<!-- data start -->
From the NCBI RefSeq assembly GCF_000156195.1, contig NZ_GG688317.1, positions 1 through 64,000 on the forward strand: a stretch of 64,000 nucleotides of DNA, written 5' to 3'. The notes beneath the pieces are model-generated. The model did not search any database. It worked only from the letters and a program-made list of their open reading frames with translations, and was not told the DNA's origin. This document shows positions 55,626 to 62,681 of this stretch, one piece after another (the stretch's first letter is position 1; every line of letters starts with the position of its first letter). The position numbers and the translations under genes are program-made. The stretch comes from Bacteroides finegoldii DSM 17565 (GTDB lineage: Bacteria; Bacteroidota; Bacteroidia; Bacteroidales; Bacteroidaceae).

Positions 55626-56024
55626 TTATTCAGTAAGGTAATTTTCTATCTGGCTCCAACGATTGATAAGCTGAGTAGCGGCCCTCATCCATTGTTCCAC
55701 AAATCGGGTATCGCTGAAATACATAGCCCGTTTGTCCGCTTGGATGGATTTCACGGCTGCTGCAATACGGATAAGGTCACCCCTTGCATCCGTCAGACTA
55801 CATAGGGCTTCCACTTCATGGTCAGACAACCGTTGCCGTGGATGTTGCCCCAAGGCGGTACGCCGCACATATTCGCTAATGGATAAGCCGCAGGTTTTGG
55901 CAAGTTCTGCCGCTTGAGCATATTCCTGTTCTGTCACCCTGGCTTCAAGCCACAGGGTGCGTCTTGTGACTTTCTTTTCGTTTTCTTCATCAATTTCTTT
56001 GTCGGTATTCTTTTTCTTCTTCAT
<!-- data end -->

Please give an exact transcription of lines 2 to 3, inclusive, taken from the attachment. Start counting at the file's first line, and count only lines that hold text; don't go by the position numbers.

Positions 55626-56024
55626 TTATTCAGTAAGGTAATTTTCTATCTGGCTCCAACGATTGATAAGCTGAGTAGCGGCCCTCATCCATTGTTCCAC